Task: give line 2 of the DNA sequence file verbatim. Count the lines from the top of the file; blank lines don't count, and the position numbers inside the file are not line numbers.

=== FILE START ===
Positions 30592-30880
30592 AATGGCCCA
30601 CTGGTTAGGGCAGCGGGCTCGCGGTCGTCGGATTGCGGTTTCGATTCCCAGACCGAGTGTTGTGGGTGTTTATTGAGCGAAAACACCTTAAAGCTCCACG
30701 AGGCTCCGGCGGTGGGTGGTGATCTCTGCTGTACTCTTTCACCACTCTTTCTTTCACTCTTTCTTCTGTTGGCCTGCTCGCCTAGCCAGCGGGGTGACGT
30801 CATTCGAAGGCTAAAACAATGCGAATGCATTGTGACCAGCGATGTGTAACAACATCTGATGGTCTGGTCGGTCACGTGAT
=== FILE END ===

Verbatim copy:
30592 AATGGCCCA